If you take St. John’s wort, here’s another potential side effect you need to know about

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If you take St. John’s wort, here’s another potential side effect you need to know about

My favorite natural medicines website is the Natural Medicines Comprehensive Database and the NMCD has a new warning about St. John’s wort (SJW) and your eyesight: St. John’s wort  has now been linked to an increased risk of cataracts in new research.
There have been concerns for years, based upon animal studies, that SJW might increase cataract risk. Why? The hypericin constituent of SJW is known to be photoactive. In the presence of light, hypericin might damage lens proteins and precipitate cataracts. However, this risk has never been studied in humans — until now.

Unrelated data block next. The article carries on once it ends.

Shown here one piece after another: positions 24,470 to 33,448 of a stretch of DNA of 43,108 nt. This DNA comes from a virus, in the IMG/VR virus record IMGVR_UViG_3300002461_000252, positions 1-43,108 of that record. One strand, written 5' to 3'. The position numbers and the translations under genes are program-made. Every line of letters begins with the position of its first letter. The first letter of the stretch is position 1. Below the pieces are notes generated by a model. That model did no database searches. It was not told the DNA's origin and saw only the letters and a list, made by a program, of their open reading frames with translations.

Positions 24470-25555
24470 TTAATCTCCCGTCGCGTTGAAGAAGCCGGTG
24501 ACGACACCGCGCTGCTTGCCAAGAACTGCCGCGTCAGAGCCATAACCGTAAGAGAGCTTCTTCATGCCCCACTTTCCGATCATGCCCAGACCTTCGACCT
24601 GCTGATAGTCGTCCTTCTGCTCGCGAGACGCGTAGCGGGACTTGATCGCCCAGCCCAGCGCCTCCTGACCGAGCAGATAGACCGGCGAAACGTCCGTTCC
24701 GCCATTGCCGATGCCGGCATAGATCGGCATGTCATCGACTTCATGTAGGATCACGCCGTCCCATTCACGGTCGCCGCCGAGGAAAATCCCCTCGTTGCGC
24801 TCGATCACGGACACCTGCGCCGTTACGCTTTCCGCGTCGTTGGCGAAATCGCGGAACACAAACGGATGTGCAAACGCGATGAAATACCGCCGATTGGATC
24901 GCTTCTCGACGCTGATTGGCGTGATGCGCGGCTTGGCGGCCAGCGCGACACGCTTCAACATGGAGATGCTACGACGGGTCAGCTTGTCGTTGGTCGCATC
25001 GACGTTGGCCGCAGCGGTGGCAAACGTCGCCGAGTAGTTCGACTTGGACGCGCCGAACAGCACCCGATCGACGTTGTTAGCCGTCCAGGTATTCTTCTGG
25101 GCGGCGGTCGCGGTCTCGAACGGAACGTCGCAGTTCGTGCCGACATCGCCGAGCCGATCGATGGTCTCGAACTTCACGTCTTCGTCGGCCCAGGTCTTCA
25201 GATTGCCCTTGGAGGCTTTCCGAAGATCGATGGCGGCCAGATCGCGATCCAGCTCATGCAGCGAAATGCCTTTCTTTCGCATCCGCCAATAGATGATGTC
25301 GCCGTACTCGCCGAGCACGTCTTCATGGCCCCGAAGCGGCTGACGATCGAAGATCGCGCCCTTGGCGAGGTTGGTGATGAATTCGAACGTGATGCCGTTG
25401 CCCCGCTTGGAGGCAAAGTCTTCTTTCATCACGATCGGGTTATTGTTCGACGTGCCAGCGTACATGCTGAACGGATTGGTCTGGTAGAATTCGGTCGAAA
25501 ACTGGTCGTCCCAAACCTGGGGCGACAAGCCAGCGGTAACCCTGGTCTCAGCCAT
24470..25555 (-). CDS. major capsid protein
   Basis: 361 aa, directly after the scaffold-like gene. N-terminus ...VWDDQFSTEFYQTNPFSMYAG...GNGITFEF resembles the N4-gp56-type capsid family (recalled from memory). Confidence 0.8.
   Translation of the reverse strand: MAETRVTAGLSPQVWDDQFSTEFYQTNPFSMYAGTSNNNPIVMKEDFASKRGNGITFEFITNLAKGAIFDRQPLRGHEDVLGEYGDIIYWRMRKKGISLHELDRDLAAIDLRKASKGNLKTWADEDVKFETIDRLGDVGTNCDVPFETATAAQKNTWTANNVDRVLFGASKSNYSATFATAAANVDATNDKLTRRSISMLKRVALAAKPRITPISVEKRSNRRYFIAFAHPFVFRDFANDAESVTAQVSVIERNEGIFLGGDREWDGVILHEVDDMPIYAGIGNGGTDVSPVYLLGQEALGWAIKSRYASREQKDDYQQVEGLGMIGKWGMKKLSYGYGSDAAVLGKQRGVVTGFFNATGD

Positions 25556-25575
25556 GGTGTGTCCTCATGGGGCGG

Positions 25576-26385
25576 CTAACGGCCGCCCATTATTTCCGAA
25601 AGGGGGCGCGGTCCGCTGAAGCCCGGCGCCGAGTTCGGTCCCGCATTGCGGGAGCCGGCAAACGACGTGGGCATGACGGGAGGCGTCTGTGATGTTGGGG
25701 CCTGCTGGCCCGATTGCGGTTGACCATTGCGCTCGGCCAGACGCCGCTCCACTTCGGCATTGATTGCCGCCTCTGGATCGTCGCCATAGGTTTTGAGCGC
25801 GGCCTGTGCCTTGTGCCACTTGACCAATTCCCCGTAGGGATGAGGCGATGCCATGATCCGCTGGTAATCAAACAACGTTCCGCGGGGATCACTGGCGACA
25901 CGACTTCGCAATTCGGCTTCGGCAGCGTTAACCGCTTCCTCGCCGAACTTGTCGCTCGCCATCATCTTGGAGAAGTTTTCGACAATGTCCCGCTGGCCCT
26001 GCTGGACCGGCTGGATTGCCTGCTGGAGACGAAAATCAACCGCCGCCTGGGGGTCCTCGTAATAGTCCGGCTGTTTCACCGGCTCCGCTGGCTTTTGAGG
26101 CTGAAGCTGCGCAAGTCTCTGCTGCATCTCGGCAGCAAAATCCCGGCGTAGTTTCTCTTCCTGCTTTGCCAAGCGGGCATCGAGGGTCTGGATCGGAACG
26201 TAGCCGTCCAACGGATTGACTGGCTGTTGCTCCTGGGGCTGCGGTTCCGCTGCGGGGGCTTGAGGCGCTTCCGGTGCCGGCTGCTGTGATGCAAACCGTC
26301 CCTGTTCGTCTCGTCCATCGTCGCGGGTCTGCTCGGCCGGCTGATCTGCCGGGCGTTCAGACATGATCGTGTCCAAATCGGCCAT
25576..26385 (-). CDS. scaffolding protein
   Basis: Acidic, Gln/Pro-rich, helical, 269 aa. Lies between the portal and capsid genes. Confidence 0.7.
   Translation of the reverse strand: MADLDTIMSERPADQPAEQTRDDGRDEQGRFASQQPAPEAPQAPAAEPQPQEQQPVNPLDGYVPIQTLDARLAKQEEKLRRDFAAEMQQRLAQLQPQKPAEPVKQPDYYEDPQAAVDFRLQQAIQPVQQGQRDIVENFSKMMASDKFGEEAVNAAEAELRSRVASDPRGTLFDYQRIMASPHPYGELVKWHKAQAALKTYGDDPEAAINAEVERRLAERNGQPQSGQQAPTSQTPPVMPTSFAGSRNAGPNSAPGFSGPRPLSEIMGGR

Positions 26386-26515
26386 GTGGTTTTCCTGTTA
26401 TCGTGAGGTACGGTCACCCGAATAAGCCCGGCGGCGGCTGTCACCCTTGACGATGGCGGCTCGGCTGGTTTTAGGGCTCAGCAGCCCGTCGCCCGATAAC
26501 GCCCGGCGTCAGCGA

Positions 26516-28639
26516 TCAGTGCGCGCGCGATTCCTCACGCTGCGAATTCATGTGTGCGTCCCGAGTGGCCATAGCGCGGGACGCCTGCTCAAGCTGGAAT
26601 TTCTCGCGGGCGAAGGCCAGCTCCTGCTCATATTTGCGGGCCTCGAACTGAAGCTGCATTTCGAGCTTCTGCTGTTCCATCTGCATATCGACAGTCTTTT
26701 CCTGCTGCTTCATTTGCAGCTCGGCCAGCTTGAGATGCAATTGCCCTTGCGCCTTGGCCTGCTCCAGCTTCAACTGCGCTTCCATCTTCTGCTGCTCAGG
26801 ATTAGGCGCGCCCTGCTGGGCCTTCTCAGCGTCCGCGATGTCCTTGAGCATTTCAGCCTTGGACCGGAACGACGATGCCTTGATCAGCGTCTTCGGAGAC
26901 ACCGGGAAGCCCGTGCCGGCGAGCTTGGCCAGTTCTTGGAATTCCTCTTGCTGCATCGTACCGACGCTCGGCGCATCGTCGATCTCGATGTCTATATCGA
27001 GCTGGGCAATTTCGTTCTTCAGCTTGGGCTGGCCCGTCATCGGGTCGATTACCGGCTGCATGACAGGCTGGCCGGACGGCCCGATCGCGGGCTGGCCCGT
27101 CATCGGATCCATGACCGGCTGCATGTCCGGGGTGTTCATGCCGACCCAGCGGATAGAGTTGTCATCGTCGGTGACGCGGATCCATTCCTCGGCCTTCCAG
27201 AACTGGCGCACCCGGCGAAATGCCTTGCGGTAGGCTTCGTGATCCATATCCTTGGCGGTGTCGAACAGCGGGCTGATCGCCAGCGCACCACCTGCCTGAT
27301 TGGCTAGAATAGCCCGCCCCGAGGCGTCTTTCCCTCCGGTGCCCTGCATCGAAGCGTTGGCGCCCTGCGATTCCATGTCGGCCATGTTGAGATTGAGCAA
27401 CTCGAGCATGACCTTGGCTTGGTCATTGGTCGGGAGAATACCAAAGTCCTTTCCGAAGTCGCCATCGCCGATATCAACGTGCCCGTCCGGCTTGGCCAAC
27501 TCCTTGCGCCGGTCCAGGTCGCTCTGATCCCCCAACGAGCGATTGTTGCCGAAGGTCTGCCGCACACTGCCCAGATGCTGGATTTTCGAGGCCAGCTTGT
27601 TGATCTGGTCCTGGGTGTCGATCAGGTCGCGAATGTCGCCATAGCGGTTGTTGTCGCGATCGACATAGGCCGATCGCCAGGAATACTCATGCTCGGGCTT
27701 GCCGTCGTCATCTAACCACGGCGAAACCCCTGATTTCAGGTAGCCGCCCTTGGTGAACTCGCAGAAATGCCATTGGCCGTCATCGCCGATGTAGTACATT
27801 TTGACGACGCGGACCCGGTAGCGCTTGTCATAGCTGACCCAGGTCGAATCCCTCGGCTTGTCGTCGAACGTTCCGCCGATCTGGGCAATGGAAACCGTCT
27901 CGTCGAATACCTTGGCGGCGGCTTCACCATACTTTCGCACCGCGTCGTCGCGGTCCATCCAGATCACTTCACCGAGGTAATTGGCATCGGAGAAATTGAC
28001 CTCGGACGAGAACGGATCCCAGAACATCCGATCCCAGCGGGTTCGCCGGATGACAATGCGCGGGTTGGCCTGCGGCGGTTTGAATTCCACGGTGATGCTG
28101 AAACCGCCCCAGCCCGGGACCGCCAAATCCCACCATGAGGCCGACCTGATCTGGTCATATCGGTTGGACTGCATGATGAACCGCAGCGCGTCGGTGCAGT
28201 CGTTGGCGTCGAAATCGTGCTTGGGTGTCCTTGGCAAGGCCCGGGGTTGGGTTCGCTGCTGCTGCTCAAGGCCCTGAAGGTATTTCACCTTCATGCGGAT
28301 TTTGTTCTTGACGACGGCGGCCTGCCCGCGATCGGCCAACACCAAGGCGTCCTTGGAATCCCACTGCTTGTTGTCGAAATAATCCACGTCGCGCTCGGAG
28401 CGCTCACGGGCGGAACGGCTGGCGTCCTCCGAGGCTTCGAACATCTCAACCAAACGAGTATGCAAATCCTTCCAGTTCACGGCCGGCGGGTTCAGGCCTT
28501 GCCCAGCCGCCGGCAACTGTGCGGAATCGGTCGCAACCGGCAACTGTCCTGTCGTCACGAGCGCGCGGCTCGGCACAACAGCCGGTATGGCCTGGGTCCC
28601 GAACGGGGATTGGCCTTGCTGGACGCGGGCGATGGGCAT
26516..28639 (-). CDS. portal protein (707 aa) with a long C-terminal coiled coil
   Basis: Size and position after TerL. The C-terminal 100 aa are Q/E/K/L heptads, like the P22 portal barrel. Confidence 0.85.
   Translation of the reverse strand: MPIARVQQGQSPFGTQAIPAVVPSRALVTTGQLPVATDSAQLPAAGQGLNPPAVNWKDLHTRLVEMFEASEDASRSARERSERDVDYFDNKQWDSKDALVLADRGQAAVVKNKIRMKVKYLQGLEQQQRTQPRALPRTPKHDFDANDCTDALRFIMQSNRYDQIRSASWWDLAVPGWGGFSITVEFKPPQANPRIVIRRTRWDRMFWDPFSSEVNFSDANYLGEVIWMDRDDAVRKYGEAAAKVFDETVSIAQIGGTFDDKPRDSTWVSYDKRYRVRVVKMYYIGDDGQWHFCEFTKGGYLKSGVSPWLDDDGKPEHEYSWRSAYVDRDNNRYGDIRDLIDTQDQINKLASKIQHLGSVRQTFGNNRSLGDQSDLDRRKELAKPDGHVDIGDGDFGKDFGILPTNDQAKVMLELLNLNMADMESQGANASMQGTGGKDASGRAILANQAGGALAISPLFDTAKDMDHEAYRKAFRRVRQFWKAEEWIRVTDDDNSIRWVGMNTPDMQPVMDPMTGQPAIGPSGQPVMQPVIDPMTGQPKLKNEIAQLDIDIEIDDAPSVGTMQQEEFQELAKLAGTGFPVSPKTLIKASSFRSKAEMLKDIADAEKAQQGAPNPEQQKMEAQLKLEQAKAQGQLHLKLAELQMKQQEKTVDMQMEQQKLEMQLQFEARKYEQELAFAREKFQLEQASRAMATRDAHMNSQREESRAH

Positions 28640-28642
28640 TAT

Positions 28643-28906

A new population study shows that taking St. John’s wort is associated with risk of developing cataracts. The researchers used self-reported data on SJW use in the past 12 months and cataracts that were obtained from the 2002 National Health Interview Survey, a nationally representative population-based sample.
After adjusting for potential confounding characteristics, participants that reported having cataracts were 59% more likely to report SJW use (OR 1.59; 95% CI 1.02-2.46). The researchers concluded, “The results of the current study provide support for an association between SJW use and cataracts.”
They also state, “Based on the methodological limitations of this study, further investigation is required.” Nevertheless, people who spend a significant amount of time in the sun may want to consider NOT taking St. John’s wort. And, people who take it may want to wear dark sunglasses whenever outside.

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